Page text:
The United States Federal Communications Commission today voted strongly in favor of the concept of ‘Net Neutrality. They found that, “Comcast has unduly interfered with Internet users’ right to access the lawful Internet content and to use the applications of their choice.” Comcast Corporation, the nation’s largest cable-television provider, had been interfering with its customers’ Internet access by secretly and selectively blocking certain types of communications known as peer-to-peer connections.

Peer-to-peer applications, including BitTorrent, the most well-known, give Internet users the ability to view and share high-quality video. The FCC found that Comcast’s network management practices were inconsistent with the concept of an open and accessible network and had significant effects on their customers. These effects were made worst by the fact that Comcast tried to hide what it was doing. It changed its story more than once and only admitted the extent to which it was blocking traffic when confronted by solid third-party data.

The FCC was particularly concerned with how this secrecy interacted with the anti-competitive nature of Comcast’s blocking policies; stating that:

The Commission also concluded that the anticompetitive harms caused by Comcast’s conduct have been compounded by the company’s unacceptable failure to disclose its practices to consumers.  Because Comcast did not provide its customers with notice of the fact that it interfered with customers’ use of peer-to-peer applications, customers had no way of knowing when Comcast was interfering with their connections.  As a result, the Commission found that many consumers experiencing difficulty using only certain applications would not place blame on Comcast, where it belonged, but rather on the applications themselves, thus further disadvantaging those applications in the competitive marketplace.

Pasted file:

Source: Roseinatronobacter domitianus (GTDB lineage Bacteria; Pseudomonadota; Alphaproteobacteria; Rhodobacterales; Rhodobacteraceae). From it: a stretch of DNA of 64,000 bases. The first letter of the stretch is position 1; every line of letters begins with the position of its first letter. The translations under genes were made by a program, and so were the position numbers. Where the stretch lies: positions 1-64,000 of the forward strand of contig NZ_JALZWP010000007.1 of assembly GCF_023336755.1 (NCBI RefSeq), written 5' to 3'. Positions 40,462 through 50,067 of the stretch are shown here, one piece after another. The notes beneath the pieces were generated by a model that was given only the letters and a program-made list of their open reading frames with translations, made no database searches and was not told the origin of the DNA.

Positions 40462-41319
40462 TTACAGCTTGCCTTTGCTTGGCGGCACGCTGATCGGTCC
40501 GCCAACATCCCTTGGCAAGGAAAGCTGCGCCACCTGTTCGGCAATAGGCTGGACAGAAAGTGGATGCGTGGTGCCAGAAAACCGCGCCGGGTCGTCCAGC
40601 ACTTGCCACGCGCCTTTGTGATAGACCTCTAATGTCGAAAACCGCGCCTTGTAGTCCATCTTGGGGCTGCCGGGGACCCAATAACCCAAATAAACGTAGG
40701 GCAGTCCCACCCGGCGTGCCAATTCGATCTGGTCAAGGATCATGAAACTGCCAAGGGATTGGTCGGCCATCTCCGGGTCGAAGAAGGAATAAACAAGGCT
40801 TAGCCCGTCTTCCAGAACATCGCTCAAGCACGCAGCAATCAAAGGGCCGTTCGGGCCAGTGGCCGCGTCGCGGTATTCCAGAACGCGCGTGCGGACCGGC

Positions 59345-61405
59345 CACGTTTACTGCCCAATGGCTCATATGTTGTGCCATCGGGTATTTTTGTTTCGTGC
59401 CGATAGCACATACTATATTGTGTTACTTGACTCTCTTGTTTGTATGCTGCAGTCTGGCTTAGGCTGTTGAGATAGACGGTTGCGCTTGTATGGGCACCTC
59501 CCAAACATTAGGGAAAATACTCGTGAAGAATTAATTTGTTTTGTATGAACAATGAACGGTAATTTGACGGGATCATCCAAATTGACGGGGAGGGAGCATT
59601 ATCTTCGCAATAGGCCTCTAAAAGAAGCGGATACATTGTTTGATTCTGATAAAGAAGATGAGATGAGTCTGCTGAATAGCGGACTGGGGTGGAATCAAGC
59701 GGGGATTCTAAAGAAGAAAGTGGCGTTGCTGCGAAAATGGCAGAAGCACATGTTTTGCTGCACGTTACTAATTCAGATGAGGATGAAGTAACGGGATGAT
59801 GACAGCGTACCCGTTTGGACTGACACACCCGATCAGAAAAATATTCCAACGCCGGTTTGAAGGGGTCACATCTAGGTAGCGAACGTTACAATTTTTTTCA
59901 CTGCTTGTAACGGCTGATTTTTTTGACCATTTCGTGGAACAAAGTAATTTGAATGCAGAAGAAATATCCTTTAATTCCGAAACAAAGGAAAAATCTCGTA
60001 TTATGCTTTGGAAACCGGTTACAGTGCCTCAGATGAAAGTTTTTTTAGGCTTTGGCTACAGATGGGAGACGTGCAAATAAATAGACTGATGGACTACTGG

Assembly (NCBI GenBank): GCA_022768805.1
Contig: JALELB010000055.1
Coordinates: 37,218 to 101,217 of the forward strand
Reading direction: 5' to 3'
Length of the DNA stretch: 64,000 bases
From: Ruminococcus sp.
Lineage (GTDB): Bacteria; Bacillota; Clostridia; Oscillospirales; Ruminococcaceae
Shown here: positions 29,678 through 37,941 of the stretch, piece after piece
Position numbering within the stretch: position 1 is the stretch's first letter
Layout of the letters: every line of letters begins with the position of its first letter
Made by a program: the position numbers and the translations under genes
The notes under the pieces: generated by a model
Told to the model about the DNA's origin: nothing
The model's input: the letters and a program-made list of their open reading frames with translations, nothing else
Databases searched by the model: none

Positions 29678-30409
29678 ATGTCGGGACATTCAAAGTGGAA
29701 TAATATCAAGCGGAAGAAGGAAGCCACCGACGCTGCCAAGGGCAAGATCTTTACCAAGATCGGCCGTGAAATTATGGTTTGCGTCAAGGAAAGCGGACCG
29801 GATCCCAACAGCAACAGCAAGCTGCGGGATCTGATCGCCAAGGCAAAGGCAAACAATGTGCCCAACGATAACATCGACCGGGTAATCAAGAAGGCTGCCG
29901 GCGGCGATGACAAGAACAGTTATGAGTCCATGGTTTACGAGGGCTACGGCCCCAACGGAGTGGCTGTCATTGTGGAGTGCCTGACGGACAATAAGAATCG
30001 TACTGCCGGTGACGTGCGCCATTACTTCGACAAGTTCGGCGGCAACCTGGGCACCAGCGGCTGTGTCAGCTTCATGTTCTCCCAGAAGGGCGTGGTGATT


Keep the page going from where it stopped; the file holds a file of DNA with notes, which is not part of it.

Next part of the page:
It is not surprising that Comcast attempted to block traffic.  In fact, Bil MacLeslie, ipHouse’s CEO, predicted in a StarTribune Op Ed piece in 1999 that providers would eventually begin to preferentially filter content.

Comcast has new plans for how to manage the traffic on their network. They are now planning on selectively limiting bandwidth to high bandwidth users. The New York Times had a good article on the new bandwidth restrictions back in June.

In its official ruling, the FCC reiterated that while providers need to allow consumers to access legal Internet content, ISP’s can still block unlawful content such as child pornography, pirated music or videos.